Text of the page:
I think we have to recognize that in any viable democracy, multiple perspectives and voices and values must necessarily come into conflict and seek to resolve their differences through the process of ongoing advocacy and dialogue. This is the messy and politically complex reality that we must undergo if we are to truly work with a diversity of stakeholders.

Let me bring all of this high level discussion of values back down to earth through an example of something trivial and mundane that occurred on my subway ride to work the other day (right after scribbling some notes down for this here post). As the train approached my station, I got up from my seat and wended my way over towards the door. A lady was standing at the corner pole with a large handbag jutting out, blocking my path between other passengers. I attempted to (gently) push past, as I assumed she was not getting off at my stop (generally, passengers give subtle body signals as they prepare to exit, such as gravitating into the space of the door). She called out calmly but warningly, “Hold on.” She let me know that she would be getting off, that she was ahead of me, and that she would not move. She advocated for her position. She spoke up. Thus informed of the situation, I then stopped where I was and waited my turn to step out the subway. I abdicated my own personal trajectory and needs to partner with her presence and needs. That’s the process of advocacy and partnership (I stole these two key words from Richard Iannuzzi in the latest issue of the state teachers union magazine, by the way). She spoke up, and I listened. Thus, we worked together to get to where we needed to go.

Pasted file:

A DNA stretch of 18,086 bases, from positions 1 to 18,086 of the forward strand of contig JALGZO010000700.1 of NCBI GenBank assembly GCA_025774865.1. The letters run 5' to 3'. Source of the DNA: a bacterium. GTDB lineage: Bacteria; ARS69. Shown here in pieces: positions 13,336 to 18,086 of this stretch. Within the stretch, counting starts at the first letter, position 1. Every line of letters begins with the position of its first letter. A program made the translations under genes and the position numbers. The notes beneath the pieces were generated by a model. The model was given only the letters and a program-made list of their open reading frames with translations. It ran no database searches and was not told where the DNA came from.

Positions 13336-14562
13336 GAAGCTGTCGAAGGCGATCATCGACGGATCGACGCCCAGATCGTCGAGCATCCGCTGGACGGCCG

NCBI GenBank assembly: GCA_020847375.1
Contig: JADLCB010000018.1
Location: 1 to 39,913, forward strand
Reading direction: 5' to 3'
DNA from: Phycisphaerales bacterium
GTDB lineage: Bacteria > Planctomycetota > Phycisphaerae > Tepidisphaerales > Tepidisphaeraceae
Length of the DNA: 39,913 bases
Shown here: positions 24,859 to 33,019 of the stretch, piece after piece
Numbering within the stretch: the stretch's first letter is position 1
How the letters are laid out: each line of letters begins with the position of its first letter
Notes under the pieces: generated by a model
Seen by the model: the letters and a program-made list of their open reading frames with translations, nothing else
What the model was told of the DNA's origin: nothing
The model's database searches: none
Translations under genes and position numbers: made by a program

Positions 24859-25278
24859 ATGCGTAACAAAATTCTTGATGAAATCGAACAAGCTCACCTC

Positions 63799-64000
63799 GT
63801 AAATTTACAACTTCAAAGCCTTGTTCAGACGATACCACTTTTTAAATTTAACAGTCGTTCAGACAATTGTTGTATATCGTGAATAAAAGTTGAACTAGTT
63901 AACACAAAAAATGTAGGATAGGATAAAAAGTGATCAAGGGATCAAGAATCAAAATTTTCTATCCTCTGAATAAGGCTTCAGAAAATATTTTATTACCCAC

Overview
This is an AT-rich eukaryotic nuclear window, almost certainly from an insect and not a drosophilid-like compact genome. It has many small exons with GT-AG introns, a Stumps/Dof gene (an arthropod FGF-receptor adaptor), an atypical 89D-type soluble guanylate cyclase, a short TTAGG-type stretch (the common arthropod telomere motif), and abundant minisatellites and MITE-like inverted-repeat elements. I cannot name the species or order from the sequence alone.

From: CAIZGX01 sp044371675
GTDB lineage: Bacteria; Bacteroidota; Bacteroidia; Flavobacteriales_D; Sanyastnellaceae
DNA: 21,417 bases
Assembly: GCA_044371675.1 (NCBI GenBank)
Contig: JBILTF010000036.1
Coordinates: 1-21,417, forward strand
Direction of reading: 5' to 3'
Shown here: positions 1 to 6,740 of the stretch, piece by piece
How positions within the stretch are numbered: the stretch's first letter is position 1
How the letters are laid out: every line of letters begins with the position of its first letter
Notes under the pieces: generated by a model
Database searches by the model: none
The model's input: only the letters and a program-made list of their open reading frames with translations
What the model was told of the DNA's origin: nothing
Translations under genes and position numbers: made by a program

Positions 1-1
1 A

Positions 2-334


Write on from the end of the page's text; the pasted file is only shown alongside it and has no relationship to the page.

When dealing with a diversity of human beings, the path that is most expedient is in taking the extra time to establish meaningful relationships and trust. This is what makes for effective leadership, whether in the classroom or in the supermarket or in the office.